In the Butterfly Nebula, 20,000 degree (Celsius) gas shoots into space at more than 950,000 km/h. This nebula surrounds a red giant near the constellation Scorpius, about 3,800 light years away.
Credit:NASA, ESA and the Hubble SM4 ERO Team

Pismus 24 star cluster in the nebula NGC6357, about 8,000 light years from earth in the Scorpius Constellation.  Credit: NASA, ESA and Jesús Maíz Apellániz (Instituto de Astrofísica de Andalucía, Spain). Acknowledgement: Davide De Martin (ESA/Hubble)

Pismus 24 star cluster in the nebula NGC6357, about 8,000 light years from earth in the Scorpius Constellation.
Credit: NASA, ESA and Jesús Maíz Apellániz (Instituto de Astrofísica de Andalucía, Spain). Acknowledgement: Davide De Martin (ESA/Hubble)

The bright star RS Puppis, a Cepheid variable star in the constellation Puppis, roughly 6,500 light years away and surrounded by dust. Credit: NASA, ESA, and the Hubble Heritage Team (STScI/AURA)-Hubble/Europe Collaboration Acknowledgment: H. Bond (STScI and Penn State University)

The bright star RS Puppis, a Cepheid variable star in the constellation Puppis, roughly 6,500 light years away and surrounded by dust.
Credit: NASA, ESA, and the Hubble Heritage Team (STScI/AURA)-Hubble/Europe Collaboration
Acknowledgment: H. Bond (STScI and Penn State University)

New stars forming in N90, a  stellar nursery in the constellation Hydrus, 200,000 light years away. Credit: NASA, ESA and the Hubble Heritage Team STScI/AURA)-ESA/Hubble Collaboration

New stars forming in N90, a stellar nursery in the constellation Hydrus, 200,000 light years away.
Credit: NASA, ESA and the Hubble Heritage Team STScI/AURA)-ESA/Hubble Collaboration

M51, The Whirlpool Galaxy, about 25 million light years from Earth in the constellation Canes Venatici, and its companion NGC 5195, which has been passing behind it for millions of years.  Credit: NASA, ESA, S. Beckwith (STScI), and The Hubble Heritage Team STScI/AURA)

M51, The Whirlpool Galaxy, about 25 million light years from Earth in the constellation Canes Venatici, and its companion NGC 5195, which has been passing behind it for millions of years.
Credit: NASA, ESA, S. Beckwith (STScI), and The Hubble Heritage Team STScI/AURA)

The Antennae galaxies in the constellation Corvus are two galaxies in collision.   Formerly arranged into spiral galaxies, stars have been flung out into space. The nuclei of the galaxies will one day collide, resulting in one large elliptical galaxy. Credit: ESA/Hubble & NASA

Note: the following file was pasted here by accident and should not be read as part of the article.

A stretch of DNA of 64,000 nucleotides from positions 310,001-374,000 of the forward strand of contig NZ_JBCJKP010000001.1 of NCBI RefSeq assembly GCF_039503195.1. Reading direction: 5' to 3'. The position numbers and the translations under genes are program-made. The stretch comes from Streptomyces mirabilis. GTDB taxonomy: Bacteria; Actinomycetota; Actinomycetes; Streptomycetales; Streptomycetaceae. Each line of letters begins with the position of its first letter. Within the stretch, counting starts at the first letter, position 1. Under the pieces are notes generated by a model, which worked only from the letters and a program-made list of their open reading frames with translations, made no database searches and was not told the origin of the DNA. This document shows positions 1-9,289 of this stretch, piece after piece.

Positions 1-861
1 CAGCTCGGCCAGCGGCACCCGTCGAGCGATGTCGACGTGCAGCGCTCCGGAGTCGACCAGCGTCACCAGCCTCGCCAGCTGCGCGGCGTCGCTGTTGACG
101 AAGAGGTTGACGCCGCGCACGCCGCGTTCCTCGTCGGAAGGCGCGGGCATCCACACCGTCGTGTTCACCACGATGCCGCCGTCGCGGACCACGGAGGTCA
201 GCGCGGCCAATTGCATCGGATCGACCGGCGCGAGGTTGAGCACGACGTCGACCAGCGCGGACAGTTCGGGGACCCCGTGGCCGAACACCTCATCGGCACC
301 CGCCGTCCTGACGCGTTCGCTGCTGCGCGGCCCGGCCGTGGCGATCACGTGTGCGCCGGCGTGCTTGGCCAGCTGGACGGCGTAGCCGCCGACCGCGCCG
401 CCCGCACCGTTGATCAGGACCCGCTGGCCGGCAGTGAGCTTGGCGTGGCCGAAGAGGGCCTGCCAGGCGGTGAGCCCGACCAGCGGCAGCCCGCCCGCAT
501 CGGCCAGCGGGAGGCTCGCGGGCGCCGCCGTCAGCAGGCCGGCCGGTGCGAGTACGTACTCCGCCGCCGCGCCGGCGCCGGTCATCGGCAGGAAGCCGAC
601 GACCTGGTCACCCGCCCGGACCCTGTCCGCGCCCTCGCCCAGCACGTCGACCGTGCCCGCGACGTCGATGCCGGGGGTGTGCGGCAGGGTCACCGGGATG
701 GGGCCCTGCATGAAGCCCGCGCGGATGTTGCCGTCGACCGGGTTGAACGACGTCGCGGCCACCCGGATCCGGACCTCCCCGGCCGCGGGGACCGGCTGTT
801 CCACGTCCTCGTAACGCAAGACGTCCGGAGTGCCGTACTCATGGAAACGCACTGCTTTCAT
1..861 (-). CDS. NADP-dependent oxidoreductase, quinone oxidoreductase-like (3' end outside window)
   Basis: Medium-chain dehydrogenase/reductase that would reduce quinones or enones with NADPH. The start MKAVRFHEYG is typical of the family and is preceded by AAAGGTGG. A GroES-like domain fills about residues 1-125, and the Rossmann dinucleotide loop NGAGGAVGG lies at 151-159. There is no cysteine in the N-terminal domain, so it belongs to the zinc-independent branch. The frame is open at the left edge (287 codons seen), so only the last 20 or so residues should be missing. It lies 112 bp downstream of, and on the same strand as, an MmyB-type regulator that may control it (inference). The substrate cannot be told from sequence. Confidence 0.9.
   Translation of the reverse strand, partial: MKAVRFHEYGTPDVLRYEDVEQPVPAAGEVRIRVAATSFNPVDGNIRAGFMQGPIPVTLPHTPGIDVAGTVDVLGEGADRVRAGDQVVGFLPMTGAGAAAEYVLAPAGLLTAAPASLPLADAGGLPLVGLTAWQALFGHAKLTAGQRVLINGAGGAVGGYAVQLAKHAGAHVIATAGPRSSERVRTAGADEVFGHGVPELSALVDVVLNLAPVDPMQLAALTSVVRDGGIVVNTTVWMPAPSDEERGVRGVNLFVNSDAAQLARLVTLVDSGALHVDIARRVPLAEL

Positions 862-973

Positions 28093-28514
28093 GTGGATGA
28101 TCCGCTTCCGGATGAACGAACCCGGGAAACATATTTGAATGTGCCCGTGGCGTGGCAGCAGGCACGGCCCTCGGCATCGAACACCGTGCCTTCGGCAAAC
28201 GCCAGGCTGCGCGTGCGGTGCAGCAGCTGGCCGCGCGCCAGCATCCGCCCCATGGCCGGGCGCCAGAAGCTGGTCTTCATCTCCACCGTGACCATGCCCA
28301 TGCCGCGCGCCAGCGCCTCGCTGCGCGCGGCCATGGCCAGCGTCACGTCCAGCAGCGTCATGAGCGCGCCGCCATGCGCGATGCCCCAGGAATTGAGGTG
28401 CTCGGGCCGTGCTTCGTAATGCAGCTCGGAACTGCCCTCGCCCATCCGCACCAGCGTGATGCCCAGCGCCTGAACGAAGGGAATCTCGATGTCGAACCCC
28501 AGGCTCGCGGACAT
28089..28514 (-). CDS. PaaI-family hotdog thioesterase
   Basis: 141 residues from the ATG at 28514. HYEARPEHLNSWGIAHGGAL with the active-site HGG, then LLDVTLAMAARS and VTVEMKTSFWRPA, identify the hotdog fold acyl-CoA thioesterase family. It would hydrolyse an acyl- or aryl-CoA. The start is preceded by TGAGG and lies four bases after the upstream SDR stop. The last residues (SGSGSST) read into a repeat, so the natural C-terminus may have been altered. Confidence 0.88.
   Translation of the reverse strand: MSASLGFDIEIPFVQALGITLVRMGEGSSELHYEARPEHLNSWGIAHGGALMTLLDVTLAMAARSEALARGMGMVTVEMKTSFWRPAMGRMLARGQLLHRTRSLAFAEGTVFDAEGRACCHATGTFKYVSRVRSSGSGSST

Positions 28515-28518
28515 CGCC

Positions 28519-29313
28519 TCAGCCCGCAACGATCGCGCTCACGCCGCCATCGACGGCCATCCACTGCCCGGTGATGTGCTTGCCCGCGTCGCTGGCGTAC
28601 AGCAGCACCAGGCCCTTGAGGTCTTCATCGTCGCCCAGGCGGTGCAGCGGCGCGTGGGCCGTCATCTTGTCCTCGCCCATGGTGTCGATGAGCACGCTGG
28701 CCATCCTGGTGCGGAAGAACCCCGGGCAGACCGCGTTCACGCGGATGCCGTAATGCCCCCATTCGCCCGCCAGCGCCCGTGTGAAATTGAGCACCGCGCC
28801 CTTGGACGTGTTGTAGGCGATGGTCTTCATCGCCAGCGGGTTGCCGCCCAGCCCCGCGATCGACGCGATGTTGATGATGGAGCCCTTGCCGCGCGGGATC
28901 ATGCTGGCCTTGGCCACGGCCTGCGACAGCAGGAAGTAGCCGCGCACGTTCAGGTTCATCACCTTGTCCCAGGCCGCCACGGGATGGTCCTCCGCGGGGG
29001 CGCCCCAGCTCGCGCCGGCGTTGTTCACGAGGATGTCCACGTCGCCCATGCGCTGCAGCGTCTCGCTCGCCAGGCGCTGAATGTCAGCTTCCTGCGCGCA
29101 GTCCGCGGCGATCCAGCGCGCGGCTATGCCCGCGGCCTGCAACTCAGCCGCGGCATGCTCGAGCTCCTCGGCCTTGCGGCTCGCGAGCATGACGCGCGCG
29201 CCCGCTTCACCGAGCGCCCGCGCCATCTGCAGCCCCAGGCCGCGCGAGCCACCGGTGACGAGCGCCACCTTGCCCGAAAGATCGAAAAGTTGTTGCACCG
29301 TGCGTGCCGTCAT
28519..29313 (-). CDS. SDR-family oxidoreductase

The Antennae Galaxies in the constellation Corvus are two galaxies in collision. Formerly arranged into spiral galaxies, stars have been flung out into space. The nuclei of the galaxies will one day collide, resulting in one large elliptical galaxy.
Credit: ESA/Hubble & NASA

Mystic Mountain, in the constellation Carina. The formation is three light years tall, full of baby stars letting off jets of gas.  "Hubble’s Wide Field Camera 3 observed the pillar on 1-2 February 2010. The colours in this composite image correspond to the glow of oxygen (blue), hydrogen and nitrogen (green), and sulphur (red)." --ESA/Hubble Credit: NASA, ESA, M. Livio and the Hubble 20th Anniversary Team (STScI)

Mystic Mountain, in the constellation Carina, about 7,500 light years away. The formation is three light years tall, full of baby stars letting off jets of gas.
Credit: NASA, ESA, M. Livio and the Hubble 20th Anniversary Team (STScI)

Binary star system Eta Carinae within the Homunculus Nebula, which lies within  in the Carina Nebula and Constellation, about 7,500 light years away from Earth. This shows a false supernova which stopped short of killing the star. "This image, taken with the Advanced Camera for Surveys High Resolution Channel is the most detailed yet, and shows how the material from the star was not thrown out in a uniform manner, but forms a huge dumbbell shape." --ESA/Hubble Credit: ESA/Hubble & NASA

Binary star system Eta Carinae lies within the Homunculus Nebula, inside the Carina Nebula and Constellation, about 7,500 light years away from Earth. This shows a false supernova which stopped short of killing the star.
Credit: ESA/Hubble & NASA

Star Cluster NGC 3603 in the Constellation of Carina, 20,000 light years away. Credit: NASA, ESA and the Hubble Heritage (STScI/AURA)-ESA/Hubble Collaboration

Star Cluster NGC 3603 in the Constellation of Carina, 20,000 light years away.
Credit: NASA, ESA and the Hubble Heritage (STScI/AURA)-ESA/Hubble Collaboration

The red giant, U Camelopardalis, a small carbon star 1500 light years   away. As the star deteriorates, it emanates a bubble of gas once every few thousand years. "The image was produced with the High Resolution Channel of the Advanced Camera for Surveys." --ESA/Hubble Credit: ESA/Hubble, NASA and H. Olofsson (Onsala Space Observatory)

The red giant, U Camelopardalis, a small carbon star 1,500 light years away. As the star deteriorates, it emanates a bubble of gas once every few thousand years.
Credit: ESA/Hubble, NASA and H. Olofsson (Onsala Space Observatory)